|Kill All Your Russian Lovers
||[Sep. 18th, 2007|09:30 pm]
International Bon Vivant and Raconteur
I've already mentioned that my cousin Jana Martin is a writer, and an excellent one at that. Tonight she read from her collection, Russian Lover and Other Stories, at New York City's semi-legendary club The Knitting Factory. Accompanying her was well-known, underground New York writer Luc Sante, who was reading from his latest collection, Kill All Your Darlings.
The Knitting Factory is a weird place. There was a huge -- and I mean huge -- line to get in, and I thought, "Wow, they're all here to see Jana!" Then I thought, "Wait, maybe Luc Sante." Then I told the doorman I was there for the reading and he waved me right in. Turned out the line was for something else entirely, and The Knitting Factory itself is a dimension-spanning labyrinth of event spaces upstairs and downstairs to infinity.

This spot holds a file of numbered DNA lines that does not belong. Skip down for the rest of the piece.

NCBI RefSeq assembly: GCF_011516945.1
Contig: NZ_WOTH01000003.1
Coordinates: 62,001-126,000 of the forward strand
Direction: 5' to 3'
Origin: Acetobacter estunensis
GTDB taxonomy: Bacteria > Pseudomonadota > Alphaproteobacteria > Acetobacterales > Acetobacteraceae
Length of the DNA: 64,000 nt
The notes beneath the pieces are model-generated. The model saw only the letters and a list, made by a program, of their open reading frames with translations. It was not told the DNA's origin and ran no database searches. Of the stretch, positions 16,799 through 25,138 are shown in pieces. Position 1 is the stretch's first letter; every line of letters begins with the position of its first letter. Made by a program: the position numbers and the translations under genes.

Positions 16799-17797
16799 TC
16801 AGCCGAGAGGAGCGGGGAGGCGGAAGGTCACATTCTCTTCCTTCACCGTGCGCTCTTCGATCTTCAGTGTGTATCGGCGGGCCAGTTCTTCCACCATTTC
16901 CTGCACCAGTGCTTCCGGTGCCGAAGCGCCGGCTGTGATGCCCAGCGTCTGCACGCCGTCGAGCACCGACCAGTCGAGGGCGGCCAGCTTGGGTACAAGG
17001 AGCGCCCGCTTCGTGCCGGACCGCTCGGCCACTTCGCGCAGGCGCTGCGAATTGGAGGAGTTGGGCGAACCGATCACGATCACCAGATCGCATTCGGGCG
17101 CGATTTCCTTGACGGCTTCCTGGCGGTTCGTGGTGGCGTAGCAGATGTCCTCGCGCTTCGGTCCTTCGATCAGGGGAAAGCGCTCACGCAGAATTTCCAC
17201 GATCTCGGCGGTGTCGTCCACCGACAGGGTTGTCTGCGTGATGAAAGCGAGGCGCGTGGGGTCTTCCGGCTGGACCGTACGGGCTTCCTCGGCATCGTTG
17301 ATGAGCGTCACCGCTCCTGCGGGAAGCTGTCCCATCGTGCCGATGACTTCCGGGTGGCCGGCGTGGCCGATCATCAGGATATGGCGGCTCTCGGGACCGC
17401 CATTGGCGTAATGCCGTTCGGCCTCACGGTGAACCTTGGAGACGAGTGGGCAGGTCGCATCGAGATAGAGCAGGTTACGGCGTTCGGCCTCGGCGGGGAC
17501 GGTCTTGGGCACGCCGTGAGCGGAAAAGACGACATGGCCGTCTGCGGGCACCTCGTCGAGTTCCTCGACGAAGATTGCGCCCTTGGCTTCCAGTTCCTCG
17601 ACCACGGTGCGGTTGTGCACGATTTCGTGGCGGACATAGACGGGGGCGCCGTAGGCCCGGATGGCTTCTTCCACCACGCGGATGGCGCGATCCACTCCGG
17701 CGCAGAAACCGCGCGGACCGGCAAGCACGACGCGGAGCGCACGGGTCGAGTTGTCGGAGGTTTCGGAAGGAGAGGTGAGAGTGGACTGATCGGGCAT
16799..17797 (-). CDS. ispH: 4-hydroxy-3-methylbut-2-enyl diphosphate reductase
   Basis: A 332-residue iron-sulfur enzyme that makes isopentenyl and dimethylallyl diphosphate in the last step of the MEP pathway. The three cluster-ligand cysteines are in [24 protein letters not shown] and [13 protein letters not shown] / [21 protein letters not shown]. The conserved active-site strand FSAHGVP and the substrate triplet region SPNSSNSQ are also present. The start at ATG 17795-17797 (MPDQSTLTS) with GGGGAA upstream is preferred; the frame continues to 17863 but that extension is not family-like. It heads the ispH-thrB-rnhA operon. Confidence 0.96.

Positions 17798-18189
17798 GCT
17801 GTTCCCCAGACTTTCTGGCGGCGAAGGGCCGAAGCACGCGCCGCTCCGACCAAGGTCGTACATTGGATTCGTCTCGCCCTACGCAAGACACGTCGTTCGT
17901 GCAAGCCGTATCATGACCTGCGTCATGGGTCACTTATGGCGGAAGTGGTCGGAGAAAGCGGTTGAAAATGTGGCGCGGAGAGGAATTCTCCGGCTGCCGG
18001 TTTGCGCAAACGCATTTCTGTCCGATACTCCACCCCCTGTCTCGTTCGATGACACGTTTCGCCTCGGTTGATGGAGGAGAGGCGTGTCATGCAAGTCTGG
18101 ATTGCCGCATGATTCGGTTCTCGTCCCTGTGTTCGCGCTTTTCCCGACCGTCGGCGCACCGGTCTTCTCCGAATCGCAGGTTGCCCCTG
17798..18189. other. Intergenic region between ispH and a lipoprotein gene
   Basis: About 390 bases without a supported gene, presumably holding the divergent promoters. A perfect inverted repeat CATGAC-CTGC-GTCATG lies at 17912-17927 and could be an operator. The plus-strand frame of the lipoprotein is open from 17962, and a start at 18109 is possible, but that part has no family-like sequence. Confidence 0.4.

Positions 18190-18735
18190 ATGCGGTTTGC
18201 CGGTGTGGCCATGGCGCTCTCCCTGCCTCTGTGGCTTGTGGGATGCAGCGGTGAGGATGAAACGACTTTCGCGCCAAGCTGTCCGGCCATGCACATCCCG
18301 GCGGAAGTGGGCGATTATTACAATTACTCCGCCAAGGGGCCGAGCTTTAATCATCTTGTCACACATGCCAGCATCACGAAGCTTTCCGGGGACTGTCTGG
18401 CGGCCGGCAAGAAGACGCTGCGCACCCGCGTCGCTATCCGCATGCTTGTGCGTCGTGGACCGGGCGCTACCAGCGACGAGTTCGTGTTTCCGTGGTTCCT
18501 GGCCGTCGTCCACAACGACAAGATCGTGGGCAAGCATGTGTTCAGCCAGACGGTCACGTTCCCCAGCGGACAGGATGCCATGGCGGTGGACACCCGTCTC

There was a pretty good turnout for the reading, which was held in one of the dimensional vortex rooms below street level. I got to see some family members, and Milda DeVoe, a friend from my writing group, showed up too. (Jana was a founding member of the writing group, but Milda only joined after Jana left, so they'd never met before.) At one point I could have sworn I saw Jim Jarmusch in the room, tall and wearing a helmet of supernatural white hair, but then suddenly he made like Kevin Spacey blowing on his fingertips, and was gone.
Jana read "Perforated: A Lexicon" from Russian Lover, a story about a woman who punctures her eardrum and starts losing her hearing, all told in mini dictionary-like entries. She also read a little bit of the title story, which is hilarious and heartbreaking all at once. She did a great job, as always. Must run in the family. ;-)
Luc Sante read a very funny piece about our culture's love affair with cigarettes. The thing about Luc Sante is that when he first took the stage, he sounded like a jaded history professor who was over it all. Then the minute he started reading...Bam! The whole thing came alive. His piece was fantastic. I think I need to read more Sante.